Francie is dedicated to a life of service. Her commitment to her faith extends to her commitment to TEEM’s participants. The Arlington, Texas, transplant is a recent graduate of DePaul University College of Law in Chicago, Illinois, but her true pride is painted in red and white. “Please let TEEM supporters know that I am a Sooner,” she said. Francie was a star volleyball athlete at the University of Oklahoma, winning four awards at OU’s 2010 Max Weitzenhoffer Scholar Athlete Breakfast for demonstrating dignity, integrity, and strength of character on and off the court. Francie recently talked to TEEM’s Development Department about her accomplishments and her desire to help rebuild lives at TEEM.
What brought you to TEEM?
My passion for serving persons affected by incarceration and their children brought me to TEEM.
What do you hope to gain from your experience here?
Above all, I hope to grow in my faith as I serve God by serving our participants at TEEM. I also hope to gain new and long-lasting professional relationships with my co-workers at TEEM as well as healthy and on-going mentoring relationships with our participants. Professionally, my goals for working with TEEM is to develop the necessary knowledge, skills, and passion I need to start my own non-profit organization one day-- in which I hope to serve incarcerated parents and their children.
What have you learned from working with our participants?
In the short few days that I have been working with TEEM, I have already learned so much from our participants. They are all very respectful and appreciative of TEEM for the services we provide them. One participant recently shared a list of quotes and Bible verses that he reads frequently to encourage himself. He loves the story of Daniel and the lions’ den and told me he knows God has never forgotten about him or left him, just as God protected Daniel in the lions’ den. His words and demeanor as he shared with me were very inspiring. I realized why he likes the story of Daniel so much when I read one of the quotes on his cherished list, “Every miracle in the Bible first started as a problem.”
Of all the quotes on this cherished list, one of them especially jumped out at me. “Life becomes easier when you learn to accept the apology you never got.” Many of us have experienced hurts in life that we do not successfully recover from because we have not accepted non-existent apologies. Immediately after reading the quote, I imagined there were likely many people there in our TEEM cafeteria as well as in this world that could benefit from this quote. Thus, I challenged myself to ponder this thought as it relates to my own life. Since then, the thought has stuck with me. I appreciate little moments like that in life that make me more aware of “the bigger picture” and my purpose in life. I am so grateful to the TEEM participants and Staff for welcoming me so graciously and sharing their stories with me.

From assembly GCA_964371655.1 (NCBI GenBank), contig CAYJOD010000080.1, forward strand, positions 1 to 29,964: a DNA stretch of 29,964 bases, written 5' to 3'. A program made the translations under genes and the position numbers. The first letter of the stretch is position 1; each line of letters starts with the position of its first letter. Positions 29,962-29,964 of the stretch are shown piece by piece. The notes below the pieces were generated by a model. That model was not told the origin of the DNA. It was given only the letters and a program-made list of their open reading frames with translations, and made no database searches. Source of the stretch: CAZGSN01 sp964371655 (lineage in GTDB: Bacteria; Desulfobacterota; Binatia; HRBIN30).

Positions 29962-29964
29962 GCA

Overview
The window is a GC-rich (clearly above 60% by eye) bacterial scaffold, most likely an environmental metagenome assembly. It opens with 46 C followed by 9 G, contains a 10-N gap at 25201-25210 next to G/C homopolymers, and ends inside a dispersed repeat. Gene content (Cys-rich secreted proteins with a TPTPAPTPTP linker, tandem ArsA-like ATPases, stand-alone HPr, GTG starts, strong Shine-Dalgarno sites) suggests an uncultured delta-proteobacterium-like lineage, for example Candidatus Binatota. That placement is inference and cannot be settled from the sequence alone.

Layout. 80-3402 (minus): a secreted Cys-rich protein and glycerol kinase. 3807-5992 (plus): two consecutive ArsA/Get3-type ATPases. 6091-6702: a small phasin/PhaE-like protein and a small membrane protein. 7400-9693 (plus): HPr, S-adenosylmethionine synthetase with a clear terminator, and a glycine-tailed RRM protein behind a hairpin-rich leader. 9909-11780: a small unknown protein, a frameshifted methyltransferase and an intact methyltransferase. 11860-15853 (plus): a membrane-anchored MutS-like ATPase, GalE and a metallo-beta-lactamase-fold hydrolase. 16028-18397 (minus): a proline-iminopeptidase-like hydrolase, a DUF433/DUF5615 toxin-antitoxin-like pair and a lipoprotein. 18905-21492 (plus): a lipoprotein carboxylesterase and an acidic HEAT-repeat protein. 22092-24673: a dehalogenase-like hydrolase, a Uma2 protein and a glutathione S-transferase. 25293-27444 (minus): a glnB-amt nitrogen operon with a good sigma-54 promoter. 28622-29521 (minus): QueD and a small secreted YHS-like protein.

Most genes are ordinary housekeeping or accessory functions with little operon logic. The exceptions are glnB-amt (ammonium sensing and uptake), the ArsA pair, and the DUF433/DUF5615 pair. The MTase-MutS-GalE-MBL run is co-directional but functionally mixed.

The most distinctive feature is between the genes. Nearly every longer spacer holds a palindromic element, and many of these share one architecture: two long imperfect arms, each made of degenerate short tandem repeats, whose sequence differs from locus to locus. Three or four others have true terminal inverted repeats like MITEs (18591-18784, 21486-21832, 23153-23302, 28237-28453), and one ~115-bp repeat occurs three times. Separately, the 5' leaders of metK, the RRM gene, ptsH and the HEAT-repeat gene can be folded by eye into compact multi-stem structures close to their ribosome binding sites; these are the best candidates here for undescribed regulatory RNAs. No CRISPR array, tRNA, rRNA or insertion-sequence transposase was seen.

Has your view of incarceration changed since your time here at TEEM? If so, how?
So far, my view of incarceration has not changed but I am grateful for the chance to be here and learn more each day.
Why do you think TEEM is important to the community?
TEEM is important to the community because we are helping to prepare and equip our participants to go out into the community and be healthy, successful, educated, employable, and contributing citizens. Many of our participants appreciatively express how much they love being involved with TEEM and how great of a job TEEM does to help them in their individual situations. TEEM participants are happy to be here because they feel welcome, respected, and valued. One participant even told me, “ it feels like family here.” Because TEEM builds this confidence within our participants, they are motivated to go out into the community and make new, prosperous lives for themselves. Thus, as participants work to complete our programs, our community benefits from having TEEM participants as developing contributors.